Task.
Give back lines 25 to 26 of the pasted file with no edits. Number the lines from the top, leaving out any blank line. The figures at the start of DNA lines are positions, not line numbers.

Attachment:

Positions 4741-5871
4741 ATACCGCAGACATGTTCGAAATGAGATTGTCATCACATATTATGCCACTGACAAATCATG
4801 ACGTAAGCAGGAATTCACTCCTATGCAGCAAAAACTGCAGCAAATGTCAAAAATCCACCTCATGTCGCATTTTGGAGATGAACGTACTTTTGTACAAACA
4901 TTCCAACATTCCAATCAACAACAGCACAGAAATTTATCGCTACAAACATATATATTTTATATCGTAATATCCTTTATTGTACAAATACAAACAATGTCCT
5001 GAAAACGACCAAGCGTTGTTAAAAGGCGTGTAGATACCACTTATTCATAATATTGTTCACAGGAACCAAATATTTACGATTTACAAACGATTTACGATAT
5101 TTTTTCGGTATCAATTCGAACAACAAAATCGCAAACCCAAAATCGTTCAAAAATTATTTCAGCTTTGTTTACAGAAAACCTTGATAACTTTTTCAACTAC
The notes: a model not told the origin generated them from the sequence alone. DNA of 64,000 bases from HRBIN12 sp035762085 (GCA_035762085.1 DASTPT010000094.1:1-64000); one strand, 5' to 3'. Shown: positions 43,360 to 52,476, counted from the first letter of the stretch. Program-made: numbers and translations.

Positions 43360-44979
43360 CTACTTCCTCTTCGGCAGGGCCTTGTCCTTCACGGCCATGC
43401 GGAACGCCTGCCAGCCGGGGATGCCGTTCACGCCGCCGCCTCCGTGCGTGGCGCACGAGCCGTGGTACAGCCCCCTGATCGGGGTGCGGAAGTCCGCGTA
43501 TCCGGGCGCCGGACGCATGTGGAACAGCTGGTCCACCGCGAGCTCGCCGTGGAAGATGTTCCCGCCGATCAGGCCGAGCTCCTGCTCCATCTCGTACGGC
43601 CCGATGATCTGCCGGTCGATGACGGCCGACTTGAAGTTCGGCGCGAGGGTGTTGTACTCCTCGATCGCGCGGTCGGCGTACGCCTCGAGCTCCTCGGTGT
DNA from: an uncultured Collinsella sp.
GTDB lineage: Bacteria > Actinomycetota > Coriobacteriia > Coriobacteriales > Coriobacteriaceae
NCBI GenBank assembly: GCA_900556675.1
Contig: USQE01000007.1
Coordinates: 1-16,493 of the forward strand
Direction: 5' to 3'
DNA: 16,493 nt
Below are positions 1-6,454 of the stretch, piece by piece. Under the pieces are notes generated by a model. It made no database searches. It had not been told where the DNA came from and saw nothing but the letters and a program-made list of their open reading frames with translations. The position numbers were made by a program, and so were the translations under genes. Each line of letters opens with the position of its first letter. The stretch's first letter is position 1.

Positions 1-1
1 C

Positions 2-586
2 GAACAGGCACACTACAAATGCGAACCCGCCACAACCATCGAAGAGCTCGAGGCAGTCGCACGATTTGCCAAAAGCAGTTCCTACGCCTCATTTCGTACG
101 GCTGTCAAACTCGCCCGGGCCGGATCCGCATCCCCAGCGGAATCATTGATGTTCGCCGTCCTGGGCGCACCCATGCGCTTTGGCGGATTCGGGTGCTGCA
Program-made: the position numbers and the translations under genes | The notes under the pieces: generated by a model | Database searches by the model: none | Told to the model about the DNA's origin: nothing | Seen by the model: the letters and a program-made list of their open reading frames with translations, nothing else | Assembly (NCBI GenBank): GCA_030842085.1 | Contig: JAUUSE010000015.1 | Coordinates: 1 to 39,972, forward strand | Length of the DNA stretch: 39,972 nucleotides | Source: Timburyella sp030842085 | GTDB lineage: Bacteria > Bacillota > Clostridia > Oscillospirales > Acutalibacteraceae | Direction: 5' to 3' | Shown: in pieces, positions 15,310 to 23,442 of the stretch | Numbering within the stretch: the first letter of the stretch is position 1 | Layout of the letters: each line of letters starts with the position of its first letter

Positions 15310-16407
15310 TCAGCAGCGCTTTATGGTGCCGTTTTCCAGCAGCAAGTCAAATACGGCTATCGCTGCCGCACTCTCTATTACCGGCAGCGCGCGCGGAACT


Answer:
101 GCTGTCAAACTCGCCCGGGCCGGATCCGCATCCCCAGCGGAATCATTGATGTTCGCCGTCCTGGGCGCACCCATGCGCTTTGGCGGATTCGGGTGCTGCA
Program-made: the position numbers and the translations under genes | The notes under the pieces: generated by a model | Database searches by the model: none | Told to the model about the DNA's origin: nothing | Seen by the model: the letters and a program-made list of their open reading frames with translations, nothing else | Assembly (NCBI GenBank): GCA_030842085.1 | Contig: JAUUSE010000015.1 | Coordinates: 1 to 39,972, forward strand | Length of the DNA stretch: 39,972 nucleotides | Source: Timburyella sp030842085 | GTDB lineage: Bacteria > Bacillota > Clostridia > Oscillospirales > Acutalibacteraceae | Direction: 5' to 3' | Shown: in pieces, positions 15,310 to 23,442 of the stretch | Numbering within the stretch: the first letter of the stretch is position 1 | Layout of the letters: each line of letters starts with the position of its first letter